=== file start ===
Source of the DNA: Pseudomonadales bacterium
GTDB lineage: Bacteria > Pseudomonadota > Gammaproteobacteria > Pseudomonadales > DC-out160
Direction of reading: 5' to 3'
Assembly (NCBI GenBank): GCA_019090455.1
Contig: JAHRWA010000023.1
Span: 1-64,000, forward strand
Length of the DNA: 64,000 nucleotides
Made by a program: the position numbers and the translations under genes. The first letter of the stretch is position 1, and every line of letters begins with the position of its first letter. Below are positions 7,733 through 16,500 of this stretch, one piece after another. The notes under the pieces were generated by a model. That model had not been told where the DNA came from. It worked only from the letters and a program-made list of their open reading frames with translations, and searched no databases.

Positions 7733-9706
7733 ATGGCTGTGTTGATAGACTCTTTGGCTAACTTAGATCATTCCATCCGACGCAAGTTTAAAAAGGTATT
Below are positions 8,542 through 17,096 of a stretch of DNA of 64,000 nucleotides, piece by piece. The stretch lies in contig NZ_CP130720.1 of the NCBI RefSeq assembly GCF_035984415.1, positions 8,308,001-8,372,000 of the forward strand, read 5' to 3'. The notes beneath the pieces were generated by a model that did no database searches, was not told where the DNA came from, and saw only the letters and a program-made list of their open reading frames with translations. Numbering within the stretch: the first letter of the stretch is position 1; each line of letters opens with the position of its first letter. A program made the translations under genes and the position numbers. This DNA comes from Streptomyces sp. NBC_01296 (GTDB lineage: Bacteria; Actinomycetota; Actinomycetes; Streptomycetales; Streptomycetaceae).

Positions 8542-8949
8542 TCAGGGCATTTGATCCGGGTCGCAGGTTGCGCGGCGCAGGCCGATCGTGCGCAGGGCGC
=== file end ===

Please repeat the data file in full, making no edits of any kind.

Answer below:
Source of the DNA: Pseudomonadales bacterium
GTDB lineage: Bacteria > Pseudomonadota > Gammaproteobacteria > Pseudomonadales > DC-out160
Direction of reading: 5' to 3'
Assembly (NCBI GenBank): GCA_019090455.1
Contig: JAHRWA010000023.1
Span: 1-64,000, forward strand
Length of the DNA: 64,000 nucleotides
Made by a program: the position numbers and the translations under genes. The first letter of the stretch is position 1, and every line of letters begins with the position of its first letter. Below are positions 7,733 through 16,500 of this stretch, one piece after another. The notes under the pieces were generated by a model. That model had not been told where the DNA came from. It worked only from the letters and a program-made list of their open reading frames with translations, and searched no databases.

Positions 7733-9706
7733 ATGGCTGTGTTGATAGACTCTTTGGCTAACTTAGATCATTCCATCCGACGCAAGTTTAAAAAGGTATT
Below are positions 8,542 through 17,096 of a stretch of DNA of 64,000 nucleotides, piece by piece. The stretch lies in contig NZ_CP130720.1 of the NCBI RefSeq assembly GCF_035984415.1, positions 8,308,001-8,372,000 of the forward strand, read 5' to 3'. The notes beneath the pieces were generated by a model that did no database searches, was not told where the DNA came from, and saw only the letters and a program-made list of their open reading frames with translations. Numbering within the stretch: the first letter of the stretch is position 1; each line of letters opens with the position of its first letter. A program made the translations under genes and the position numbers. This DNA comes from Streptomyces sp. NBC_01296 (GTDB lineage: Bacteria; Actinomycetota; Actinomycetes; Streptomycetales; Streptomycetaceae).

Positions 8542-8949
8542 TCAGGGCATTTGATCCGGGTCGCAGGTTGCGCGGCGCAGGCCGATCGTGCGCAGGGCGC